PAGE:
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Essays for Lent: Tradition ^ | 2001 | Sebastian R. Fama

Posted on 03/08/2012 6:14:59 PM PST by Salvation



by Sebastian R. Fama

It is often alleged that the Catholic Church focuses on tradition rather than Scripture. That is simply not so. The Church focuses on Scripture and Sacred Tradition as they both flow out of the same divine wellspring, making up a single sacred deposit of the Word of God (Dogmatic Constitution on Divine Revelation 2:9,10). This is verified by the teaching of Scripture. Scripture speaks of two kinds of tradition. One is condemned, and the other requires belief. Paul tells us In 2 Thessalonians 2:15, to "Stand firm, and hold to the traditions which you were taught by us, either by word of mouth or by letter." Notice how Paul ranks oral tradition with written tradition equally. Why does he do that? He gives us the answer in 1 Thessalonians 2:13: "And we also thank God constantly for this, that when you received the word of God which you heard from us, you accepted it not as the word of men but as what it really is, the word of God..." So the oral traditions and the written were both the word of God. No wonder Paul was pleased when the Corinthians accepted the traditions that he passed on to them. "I commend you because you remember me in everything and maintain the traditions even as I delivered them to you" (1 Corinthians 11:2). It is sometimes claimed that the oral tradition that Paul is speaking of is what he later put into Scripture. But the Bible nowhere says this.

Bible Christians rely on Catholic Tradition. For instance, how do they know that the 27 books of the New Testament belong in the Bible? How do they know that Mark wrote the Gospel of Mark? His name doesn't appear in the manuscripts. How do they know that public revelation ended with the death of the last apostle? They know these things the same way that Catholics know them, because the Catholic Church tells us so.

So then, what type of tradition does Jesus condemn? Mark records the following statement made by Jesus to the Scribes and Pharisees:

"You leave the commandment of God, and hold fast the tradition of men." And he said to them, "You have a fine way of rejecting the commandment of God, in order to keep your tradition! For Moses said, 'Honor your father and your mother'… but you say, 'If a man tells his father or his mother, "what you would have gained from me is corban" (that is, given to God), then you no longer permit him to do anything for his father or mother, thus making void the word of God through your tradition" (Mark 7:8-13).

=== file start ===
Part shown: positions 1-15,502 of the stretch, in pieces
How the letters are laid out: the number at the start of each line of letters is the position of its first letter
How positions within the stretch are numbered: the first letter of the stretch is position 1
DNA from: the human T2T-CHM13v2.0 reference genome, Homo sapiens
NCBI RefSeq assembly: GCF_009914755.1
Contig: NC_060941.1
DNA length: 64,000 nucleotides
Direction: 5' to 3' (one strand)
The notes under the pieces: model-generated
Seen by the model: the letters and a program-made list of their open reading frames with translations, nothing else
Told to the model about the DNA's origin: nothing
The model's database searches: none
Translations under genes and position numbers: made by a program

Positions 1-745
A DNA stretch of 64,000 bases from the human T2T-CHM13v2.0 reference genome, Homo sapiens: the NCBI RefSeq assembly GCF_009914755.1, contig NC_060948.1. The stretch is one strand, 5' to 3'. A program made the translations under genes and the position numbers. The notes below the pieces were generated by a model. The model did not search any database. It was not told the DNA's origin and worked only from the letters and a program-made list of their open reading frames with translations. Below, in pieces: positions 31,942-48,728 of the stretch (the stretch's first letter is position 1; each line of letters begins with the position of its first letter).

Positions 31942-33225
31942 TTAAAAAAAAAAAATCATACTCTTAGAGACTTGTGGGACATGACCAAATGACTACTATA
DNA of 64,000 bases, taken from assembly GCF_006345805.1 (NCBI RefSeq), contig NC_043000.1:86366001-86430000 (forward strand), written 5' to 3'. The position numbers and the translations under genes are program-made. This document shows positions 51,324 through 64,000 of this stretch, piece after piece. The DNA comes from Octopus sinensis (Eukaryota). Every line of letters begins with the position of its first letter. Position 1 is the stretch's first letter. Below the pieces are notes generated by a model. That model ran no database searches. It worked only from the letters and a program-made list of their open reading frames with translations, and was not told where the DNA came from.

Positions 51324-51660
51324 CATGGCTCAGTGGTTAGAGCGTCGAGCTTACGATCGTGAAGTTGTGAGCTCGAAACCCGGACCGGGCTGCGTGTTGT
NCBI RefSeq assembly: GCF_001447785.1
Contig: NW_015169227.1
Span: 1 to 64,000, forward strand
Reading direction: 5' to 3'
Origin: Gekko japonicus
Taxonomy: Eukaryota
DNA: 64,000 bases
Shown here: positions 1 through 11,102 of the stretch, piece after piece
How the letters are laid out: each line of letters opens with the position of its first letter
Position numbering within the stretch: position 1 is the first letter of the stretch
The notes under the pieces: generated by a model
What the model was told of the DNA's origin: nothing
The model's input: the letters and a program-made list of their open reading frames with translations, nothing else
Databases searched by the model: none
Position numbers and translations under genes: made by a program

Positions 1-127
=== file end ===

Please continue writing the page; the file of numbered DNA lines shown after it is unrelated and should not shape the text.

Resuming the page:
The Scribes and Pharisees were violating one of the commandments with their own tradition (tradition of men), and Jesus corrects them with the traditional interpretation (Sacred Tradition). The Apostles taught in the same manner and, according to the Bible, apostolic teaching was the standard in the early Church: "And they devoted themselves to the Apostles' teaching and fellowship, to the breaking of bread and prayers" (Acts 2:42).

How can we recognize the traditions of men? Well, if they cannot be traced back to the early Church, they would have to be man-made. To believe otherwise would imply that God didn't get it right the first time. What Catholics call Sacred Tradition can be traced back to the early Church. The same cannot be said of those beliefs that are uniquely Protestant. Protestantism was the creation of men. It first appeared in the sixteenth century. We even know the names of the men who started it. Names like Luther, Calvin and Zwingli. If men started it, it is a tradition of men and not of God. One could hardly argue that it was an apostolic institution.

Early Christians knew the importance of Sacred Tradition. In the year 200 AD Tertullian wrote, "Wherever it shall be clear that the truth of the Christian discipline and faith are present, there also will be found the truth of the Scriptures and their explanation, and of all the Christian traditions" (The Demurrer against the heretics 19:3). A few decades later, Origen writes, "That alone is to be believed as the truth which is in no way at variance with ecclesiastical and apostolic tradition" (Fundamental doctrines 1, preface: 2, circa 225 AD).

It is only when we embrace Scripture and Sacred Tradition that we have the complete Word of God. And as Jesus once said, "Man shall not live by bread alone, but by every word that proceeds from the mouth of God" (Matthew 4:4).

Copyright © 2001 

TOPICS: Apologetics; Catholic; History; Theology
KEYWORDS: catholic

For Further Study

The Early Church Fathers on Tradition (Free)
Books -
By What Authority? An Evangelical Discovers Catholic Tradition," by Mark P. Shea and
Why is THAT in Tradition? by Patrick Madrid and The Meaning of Tradition, Yves Congar OP

1 posted on 03/08/2012 6:15:00 PM PST by Salvation
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To: nickcarraway; NYer; ELS; Pyro7480; livius; ArrogantBustard; Catholicguy; RobbyS; marshmallow; ...

Catholic Ping and discussion of Tradition with a capital T.

2 posted on 03/09/2012 6:45:23 AM PST by Salvation ("With God all things are possible." Matthew 19:26)
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To: All
Essays for Lent: Tradition
Essays for Lent: Scripture Alone
Essays for Lent: The Canon of Scripture
Essays for Lent: Papal Infallibility
Essays for Lent: The Pope
Essays for Lent: The Church
Essays for Lent: The Bible
Essays for Lent: The Trinity
Essays for Lent: Creationism or Evolution?
3 posted on 03/12/2012 5:32:04 PM PDT by Salvation ("With God all things are possible." Matthew 19:26)
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